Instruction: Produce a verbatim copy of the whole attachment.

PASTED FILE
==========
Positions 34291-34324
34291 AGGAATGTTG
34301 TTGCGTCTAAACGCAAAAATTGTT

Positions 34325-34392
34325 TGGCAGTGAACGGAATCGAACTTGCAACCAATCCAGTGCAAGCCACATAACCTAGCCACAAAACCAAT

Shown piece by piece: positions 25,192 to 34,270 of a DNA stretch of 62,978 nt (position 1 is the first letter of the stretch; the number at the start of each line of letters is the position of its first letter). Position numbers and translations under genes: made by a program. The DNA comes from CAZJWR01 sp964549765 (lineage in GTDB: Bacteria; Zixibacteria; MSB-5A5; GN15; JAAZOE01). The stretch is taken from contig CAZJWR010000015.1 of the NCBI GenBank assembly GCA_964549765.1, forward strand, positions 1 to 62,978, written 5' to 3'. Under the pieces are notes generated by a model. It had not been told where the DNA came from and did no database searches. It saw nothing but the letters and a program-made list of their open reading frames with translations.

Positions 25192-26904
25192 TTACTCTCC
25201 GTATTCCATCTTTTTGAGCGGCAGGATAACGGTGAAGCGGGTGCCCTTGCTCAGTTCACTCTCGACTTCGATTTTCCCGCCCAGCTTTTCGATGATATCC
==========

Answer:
Positions 34291-34324
34291 AGGAATGTTG
34301 TTGCGTCTAAACGCAAAAATTGTT

Positions 34325-34392
34325 TGGCAGTGAACGGAATCGAACTTGCAACCAATCCAGTGCAAGCCACATAACCTAGCCACAAAACCAAT

Shown piece by piece: positions 25,192 to 34,270 of a DNA stretch of 62,978 nt (position 1 is the first letter of the stretch; the number at the start of each line of letters is the position of its first letter). Position numbers and translations under genes: made by a program. The DNA comes from CAZJWR01 sp964549765 (lineage in GTDB: Bacteria; Zixibacteria; MSB-5A5; GN15; JAAZOE01). The stretch is taken from contig CAZJWR010000015.1 of the NCBI GenBank assembly GCA_964549765.1, forward strand, positions 1 to 62,978, written 5' to 3'. Under the pieces are notes generated by a model. It had not been told where the DNA came from and did no database searches. It saw nothing but the letters and a program-made list of their open reading frames with translations.

Positions 25192-26904
25192 TTACTCTCC
25201 GTATTCCATCTTTTTGAGCGGCAGGATAACGGTGAAGCGGGTGCCCTTGCTCAGTTCACTCTCGACTTCGATTTTCCCGCCCAGCTTTTCGATGATATCC